As a law firm, it is imperative that we comprehend the legal provisions and their implications on our clients. The Juvenile Justice (Care and Protection) Act, 2015 lays down extensive guidelines for the protection and care of children in need of assistance or care. Section 71 of this Act mandates all institutions catering to such children to maintain records of their nationality and citizenship status.
This provision is applicable across all states in India, irrespective of citizenship or residency status. It aims to ensure that every child’s rights are protected without any discrimination based on their nationality or citizenship.
The relevance of Section 71 becomes even more significant when viewed through the lens of Non-Resident Indians (NRI). NRIs often have children who hold dual citizenship or may not possess Indian citizenship at all. Hence, it becomes crucial for them to understand how this provision affects them while dealing with issues related to childcare.
In light of recent controversies involving custody battles over NRI children born abroad but having an Indian parentage, courts have been increasingly vigilant about ensuring that these cases adhere strictly to legal provisions laid down by the government. In many instances where one parent has settled abroad with a minor child without the other parent’s consent, courts have taken action against such non-compliance under The Hague Convention on Child Abduction and The Juvenile Justice (Care And Protection) Act.
1. In Gaurav Nagpal v Sumedha Nagpal (2009), father took his six-year-old son from mother’s custody without her consent; later he filed divorce proceedings seeking joint custody but due to interference with mother’s visitation rights was held guilty under Sections 10 &12(2)(iv), Hindu Marriage Act along with contempt proceedings were initiated against him under Sec/120 Criminal Procedure Code.
2. In Surya Vadanan vs State Of Tamil Nadu And Others(2015), Supreme Court directed Central Authority appointed under the Hague Convention on Child Abduction to facilitate the return of two children from their father residing in the USA, while mother sought for a Protective Order under Juvenile Justice (Care and Protection) Act.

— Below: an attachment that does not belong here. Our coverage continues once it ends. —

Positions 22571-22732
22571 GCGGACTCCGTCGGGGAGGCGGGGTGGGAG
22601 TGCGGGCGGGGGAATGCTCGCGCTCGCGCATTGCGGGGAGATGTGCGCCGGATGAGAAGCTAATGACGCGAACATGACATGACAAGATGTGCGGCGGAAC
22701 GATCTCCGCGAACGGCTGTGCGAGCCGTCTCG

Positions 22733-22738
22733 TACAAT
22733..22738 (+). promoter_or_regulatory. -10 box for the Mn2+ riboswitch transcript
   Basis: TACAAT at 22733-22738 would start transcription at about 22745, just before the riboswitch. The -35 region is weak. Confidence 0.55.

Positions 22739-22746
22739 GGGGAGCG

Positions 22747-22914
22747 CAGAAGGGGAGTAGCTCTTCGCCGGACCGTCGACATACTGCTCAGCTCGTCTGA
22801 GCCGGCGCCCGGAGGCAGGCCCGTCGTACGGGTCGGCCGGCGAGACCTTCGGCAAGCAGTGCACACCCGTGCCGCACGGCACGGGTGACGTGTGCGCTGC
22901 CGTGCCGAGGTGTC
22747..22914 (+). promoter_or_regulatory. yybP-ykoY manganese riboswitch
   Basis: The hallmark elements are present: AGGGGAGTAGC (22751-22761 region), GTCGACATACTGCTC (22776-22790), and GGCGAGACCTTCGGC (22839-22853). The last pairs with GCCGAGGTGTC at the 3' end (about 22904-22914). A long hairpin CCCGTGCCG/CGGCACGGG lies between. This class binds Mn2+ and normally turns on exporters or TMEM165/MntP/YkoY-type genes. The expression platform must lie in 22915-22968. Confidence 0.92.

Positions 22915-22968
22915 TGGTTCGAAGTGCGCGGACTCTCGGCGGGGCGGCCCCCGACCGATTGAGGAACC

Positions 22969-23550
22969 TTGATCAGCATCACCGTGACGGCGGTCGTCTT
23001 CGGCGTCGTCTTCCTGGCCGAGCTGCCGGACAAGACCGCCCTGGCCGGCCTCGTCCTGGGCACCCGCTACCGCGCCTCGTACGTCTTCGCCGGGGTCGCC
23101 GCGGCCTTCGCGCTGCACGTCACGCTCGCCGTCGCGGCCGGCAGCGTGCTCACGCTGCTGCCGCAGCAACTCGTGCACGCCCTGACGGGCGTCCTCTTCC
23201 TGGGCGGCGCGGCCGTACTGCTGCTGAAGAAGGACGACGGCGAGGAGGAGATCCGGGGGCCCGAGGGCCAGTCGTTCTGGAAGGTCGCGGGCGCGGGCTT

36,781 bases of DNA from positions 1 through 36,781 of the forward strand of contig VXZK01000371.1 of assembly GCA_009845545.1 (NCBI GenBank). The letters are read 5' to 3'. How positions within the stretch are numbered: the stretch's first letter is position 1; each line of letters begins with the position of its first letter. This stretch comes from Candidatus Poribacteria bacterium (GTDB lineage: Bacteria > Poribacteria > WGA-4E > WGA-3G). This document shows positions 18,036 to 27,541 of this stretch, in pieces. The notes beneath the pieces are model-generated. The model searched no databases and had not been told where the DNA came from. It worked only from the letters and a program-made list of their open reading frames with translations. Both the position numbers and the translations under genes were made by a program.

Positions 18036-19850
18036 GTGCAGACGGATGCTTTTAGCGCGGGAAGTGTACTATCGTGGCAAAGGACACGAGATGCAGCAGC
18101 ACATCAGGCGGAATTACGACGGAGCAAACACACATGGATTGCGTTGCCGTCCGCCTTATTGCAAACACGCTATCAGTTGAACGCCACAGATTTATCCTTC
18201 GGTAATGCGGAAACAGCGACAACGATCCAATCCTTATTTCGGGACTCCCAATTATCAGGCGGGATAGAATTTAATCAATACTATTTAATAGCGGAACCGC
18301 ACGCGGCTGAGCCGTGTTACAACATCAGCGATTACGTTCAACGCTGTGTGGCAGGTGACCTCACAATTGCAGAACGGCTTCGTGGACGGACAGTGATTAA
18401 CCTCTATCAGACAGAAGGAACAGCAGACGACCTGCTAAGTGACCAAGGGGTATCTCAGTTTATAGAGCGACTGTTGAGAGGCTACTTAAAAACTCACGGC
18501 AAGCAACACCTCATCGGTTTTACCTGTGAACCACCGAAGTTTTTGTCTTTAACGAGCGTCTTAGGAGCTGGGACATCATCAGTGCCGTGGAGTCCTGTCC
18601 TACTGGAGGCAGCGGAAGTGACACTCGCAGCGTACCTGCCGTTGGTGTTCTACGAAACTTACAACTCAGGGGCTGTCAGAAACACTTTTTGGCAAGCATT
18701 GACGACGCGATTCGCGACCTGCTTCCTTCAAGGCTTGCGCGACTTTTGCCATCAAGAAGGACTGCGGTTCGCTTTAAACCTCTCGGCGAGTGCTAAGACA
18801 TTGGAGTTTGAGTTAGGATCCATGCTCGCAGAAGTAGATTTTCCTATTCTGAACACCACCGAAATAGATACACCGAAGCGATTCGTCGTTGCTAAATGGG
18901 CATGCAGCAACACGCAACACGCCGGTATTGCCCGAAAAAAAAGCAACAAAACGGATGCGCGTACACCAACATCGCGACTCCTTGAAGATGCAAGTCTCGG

3. In Vishal Kapoor v Union of India(2017), Delhi HC directed State of Uttar Pradesh to record citizenship status of minor girl which was caught by UP police at Nepal Border without travel documents
4. In Naeem Uddin Khan vs State Of U.P. And Ors.(2019), Allahabad High Court, pondered upon need to invoke child protection laws when it came across a case where an Indian appeals court granted custody to Pakistani mother who had taken her daughter on vacation trip and decided not go back to India.
This provision ensures that NRIs are accountable for their actions concerning childcare within Indian jurisdiction since they cannot evade legal ramifications even if they reside abroad. It can also provide NRIs with added security as this provision may help them in claiming their rights over issues related to child custody or adoption cases.
In conclusion, Section 71 of The Juvenile Justice (Care and Protection) Act is crucial in protecting children’s welfare irrespective of nationality or citizenship status throughout all states’ jurisdictions. For Non-Resident Indians (NRI), this provision serves as an additional layer of accountability for ensuring compliance with the law concerning issues related to childcare within India’s jurisdiction, including adoption and custody battles. As lawyers, it is our duty to ensure our clients understand these provisions fully so that they stay committed towards providing safe, secure environments for those under their care or guardianship.